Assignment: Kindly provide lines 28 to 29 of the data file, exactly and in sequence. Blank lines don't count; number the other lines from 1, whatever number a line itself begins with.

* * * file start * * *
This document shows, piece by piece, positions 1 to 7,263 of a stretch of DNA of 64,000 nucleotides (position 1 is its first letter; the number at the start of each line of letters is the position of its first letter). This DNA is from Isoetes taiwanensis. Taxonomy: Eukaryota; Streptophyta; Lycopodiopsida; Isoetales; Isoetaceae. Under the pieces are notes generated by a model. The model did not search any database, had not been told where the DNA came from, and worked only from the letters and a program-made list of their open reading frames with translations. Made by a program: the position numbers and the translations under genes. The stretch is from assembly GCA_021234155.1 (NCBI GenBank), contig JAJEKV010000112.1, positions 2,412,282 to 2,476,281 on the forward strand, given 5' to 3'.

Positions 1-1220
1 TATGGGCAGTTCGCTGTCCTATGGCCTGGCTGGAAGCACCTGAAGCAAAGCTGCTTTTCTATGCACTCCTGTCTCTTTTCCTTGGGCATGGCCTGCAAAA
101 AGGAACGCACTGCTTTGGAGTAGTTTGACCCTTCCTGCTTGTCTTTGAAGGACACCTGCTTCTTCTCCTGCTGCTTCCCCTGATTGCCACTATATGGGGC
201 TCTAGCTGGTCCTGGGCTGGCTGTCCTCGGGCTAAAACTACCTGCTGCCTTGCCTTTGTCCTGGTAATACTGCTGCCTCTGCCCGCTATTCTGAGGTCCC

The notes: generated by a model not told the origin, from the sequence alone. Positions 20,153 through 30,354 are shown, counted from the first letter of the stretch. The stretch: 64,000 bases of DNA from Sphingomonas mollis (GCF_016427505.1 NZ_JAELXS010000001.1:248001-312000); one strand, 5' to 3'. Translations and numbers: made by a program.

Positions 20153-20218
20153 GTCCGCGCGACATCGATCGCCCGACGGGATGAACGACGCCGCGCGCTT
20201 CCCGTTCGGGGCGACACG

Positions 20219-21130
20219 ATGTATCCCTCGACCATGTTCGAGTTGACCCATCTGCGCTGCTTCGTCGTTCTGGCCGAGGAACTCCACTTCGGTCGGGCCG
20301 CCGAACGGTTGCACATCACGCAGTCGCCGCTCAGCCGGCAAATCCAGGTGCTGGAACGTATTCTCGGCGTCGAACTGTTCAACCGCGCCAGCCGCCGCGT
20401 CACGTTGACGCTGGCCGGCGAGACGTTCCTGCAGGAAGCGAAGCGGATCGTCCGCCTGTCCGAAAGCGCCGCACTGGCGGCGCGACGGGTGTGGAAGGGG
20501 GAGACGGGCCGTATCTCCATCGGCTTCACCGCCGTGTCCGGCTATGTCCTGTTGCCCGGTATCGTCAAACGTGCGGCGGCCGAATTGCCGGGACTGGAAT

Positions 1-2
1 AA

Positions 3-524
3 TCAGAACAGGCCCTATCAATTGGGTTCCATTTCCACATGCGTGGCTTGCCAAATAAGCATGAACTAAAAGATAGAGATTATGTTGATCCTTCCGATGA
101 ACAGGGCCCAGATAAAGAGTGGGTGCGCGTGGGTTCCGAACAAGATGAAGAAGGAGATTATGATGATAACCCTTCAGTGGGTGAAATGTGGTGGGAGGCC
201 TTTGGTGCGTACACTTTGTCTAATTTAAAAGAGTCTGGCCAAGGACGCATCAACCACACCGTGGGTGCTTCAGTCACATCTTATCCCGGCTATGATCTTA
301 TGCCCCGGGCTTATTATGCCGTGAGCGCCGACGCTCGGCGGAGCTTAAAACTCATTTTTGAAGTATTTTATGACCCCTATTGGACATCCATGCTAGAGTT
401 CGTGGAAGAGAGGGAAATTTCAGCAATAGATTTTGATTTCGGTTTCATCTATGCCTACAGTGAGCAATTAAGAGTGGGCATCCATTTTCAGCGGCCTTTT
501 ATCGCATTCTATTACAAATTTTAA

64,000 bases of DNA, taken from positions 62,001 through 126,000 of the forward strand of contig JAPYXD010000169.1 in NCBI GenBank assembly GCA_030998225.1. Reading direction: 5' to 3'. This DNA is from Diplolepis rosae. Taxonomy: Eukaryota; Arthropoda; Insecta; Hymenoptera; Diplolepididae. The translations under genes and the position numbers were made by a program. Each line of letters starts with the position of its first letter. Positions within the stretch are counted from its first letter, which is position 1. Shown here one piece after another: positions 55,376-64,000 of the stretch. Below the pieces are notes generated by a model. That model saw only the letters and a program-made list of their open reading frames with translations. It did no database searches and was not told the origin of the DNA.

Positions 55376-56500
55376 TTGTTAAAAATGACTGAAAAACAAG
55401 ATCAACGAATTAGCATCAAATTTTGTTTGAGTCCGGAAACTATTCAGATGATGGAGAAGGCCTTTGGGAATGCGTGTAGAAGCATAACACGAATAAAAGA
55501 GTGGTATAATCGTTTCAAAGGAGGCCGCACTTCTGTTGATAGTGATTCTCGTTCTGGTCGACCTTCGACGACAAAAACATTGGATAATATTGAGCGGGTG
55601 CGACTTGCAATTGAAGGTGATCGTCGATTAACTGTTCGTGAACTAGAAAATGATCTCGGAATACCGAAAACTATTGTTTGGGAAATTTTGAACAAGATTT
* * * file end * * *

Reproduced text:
55501 GTGGTATAATCGTTTCAAAGGAGGCCGCACTTCTGTTGATAGTGATTCTCGTTCTGGTCGACCTTCGACGACAAAAACATTGGATAATATTGAGCGGGTG
55601 CGACTTGCAATTGAAGGTGATCGTCGATTAACTGTTCGTGAACTAGAAAATGATCTCGGAATACCGAAAACTATTGTTTGGGAAATTTTGAACAAGATTT